Holocaust survivors say there was a dark side to Chanukah in Berlin this year

Jews in Germany used this year’s Chanukah celebrations to reflect on atrocities old and new


In a Berlin Christmas market, just a matter of steps from where 12 people were killed in a lorry attack one year ago, a small crowd gathered on Monday to see a mayor and rabbi light Chanukah candles.

The usual holiday crowds circulated among festive huts purveying kitschy gifts, candied nuts and mulled wine.

Some munched on bratwurst in rolls and watched, curious, as a few dozen people sang blessings over a giant chanukiah set up on the edge of the market. Jam doughnuts were handed out for free, and old and young peeled off their winter gloves to grab the sticky treats.

Addressing the crowd alongside district Mayor, Reinhard Naumann, Rabbi Yehuda Teichtal said they would not be singing the usual holiday songs out of respect for the victims.

Listening to him was Israeli tourist Dalia Elyakim, whose husband Rami was one of the 56 people wounded in last year’s attack when Tunisian asylum seeker Anis Amri drove his lorry into the Breitscheidplatz market.

Amri was shot and killed in Italy four days later.

The candle-lighting was one of many Chanukah celebrations in Berlin, where the Jewish population officially numbers less than 10,000.

Another event in Berlin, sponsored by the Conference on Jewish Material Claims Against Germany, saw Holocaust survivors gather for a ceremony and meeting with political leaders including Wolfgang Schäuble, the German parliament speaker.

Ceremonies were also held in other German cities — Bremen, Hanover, Offenbach and Munich — as well as in Jerusalem and New York. Several hundred survivors participated.

Greg Schneider, the Claims Conference’s executive vice-president, told the JC he hoped to make the event a tradition.

“We need to dedicate at least one night of Chanukah to reminding the world about Holocaust survivors,” he said, because the Chanukah story “resonates with their story of resilience.”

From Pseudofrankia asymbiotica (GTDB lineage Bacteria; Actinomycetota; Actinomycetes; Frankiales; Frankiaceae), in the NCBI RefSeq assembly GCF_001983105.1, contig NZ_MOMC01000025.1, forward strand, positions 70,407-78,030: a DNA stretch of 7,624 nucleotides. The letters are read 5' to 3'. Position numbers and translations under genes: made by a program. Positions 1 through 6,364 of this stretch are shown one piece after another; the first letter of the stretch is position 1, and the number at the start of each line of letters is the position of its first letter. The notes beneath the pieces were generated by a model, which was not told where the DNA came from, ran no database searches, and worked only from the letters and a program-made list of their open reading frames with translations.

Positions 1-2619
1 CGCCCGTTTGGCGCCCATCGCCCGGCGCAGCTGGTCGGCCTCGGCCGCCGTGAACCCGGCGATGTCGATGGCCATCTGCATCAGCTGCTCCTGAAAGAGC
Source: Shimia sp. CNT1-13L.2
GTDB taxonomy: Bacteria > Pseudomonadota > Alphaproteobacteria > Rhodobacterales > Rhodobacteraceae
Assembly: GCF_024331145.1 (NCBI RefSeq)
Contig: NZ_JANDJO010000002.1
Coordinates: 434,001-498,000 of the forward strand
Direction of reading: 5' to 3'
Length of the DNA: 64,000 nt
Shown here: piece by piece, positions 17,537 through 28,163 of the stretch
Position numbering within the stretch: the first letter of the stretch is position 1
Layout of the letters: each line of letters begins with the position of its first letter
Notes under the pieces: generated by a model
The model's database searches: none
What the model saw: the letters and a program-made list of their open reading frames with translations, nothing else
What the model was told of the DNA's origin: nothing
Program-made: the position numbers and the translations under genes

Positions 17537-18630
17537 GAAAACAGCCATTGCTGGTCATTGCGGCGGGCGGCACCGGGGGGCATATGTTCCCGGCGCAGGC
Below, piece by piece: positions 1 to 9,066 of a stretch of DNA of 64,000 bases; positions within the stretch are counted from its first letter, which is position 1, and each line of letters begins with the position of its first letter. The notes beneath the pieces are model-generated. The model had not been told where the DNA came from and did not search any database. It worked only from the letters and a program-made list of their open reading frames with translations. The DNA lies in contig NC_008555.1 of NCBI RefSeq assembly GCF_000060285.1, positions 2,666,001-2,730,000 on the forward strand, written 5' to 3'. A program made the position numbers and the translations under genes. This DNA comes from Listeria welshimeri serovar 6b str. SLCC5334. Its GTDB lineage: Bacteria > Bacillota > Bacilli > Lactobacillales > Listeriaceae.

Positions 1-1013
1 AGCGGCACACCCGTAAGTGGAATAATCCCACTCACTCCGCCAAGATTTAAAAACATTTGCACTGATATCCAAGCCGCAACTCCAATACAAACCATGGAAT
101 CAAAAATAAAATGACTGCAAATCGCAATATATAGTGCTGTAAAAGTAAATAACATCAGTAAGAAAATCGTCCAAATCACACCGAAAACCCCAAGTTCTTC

Rüdiger Mahlo, who represents the Claims Conference in Germany, said that the Berlin group told Mr Schäuble they were worried about a return to prevalent antisemitism.

There have been several virulently anti-Israel demonstrations in this and other German cities since US President Donald Trump announced his recognition of Jerusalem as the capital of Israel.

The survivors told Mr Schäuble that “the very aggressive atmosphere and demonstrations at the Brandenburg Gate, right in front of the chanukiah there, reminded them of 1938,” Mr Mahlo said.

“It is clear that it is not the same as 1938 but, on the other hand, you have to accept these fears.”

At the city’s Jewish community centre in former West Berlin, Marlene Herzberg, 83, said she often found herself reaching out to comfort elderly neighbours who fear the rise of far-right political groups in Germany.

She was born to a Jewish father and Christian mother and survived the Nazi era because her mother had her baptised. Her father fled to South America.

“The world should be filled with light,” said Ms Herzberg, a retired teacher who underwent a halachic conversion later in life and chose to be called Sarah — the name forced on all women of Jewish background by the Nazis.

Even if you’re not religious, you can believe in miracles, said Rudolf Rosenberg, 92, whose family escaped Nazi Germany in 1935 and ended up in what was then Leningrad. A retired educator who taught Russian in the former East Germany, he returned to live in Berlin after reunification in 1993.

His miracle is “that I fled Berlin at the age of 10, and that I am here again.”

According to Mr Schneider, there are some 450,000 survivors living around the world, most of them former Soviet citizens who had fled Germany. About 90,000 who survived concentration and death camps, in ghettos or in hiding, are still alive.

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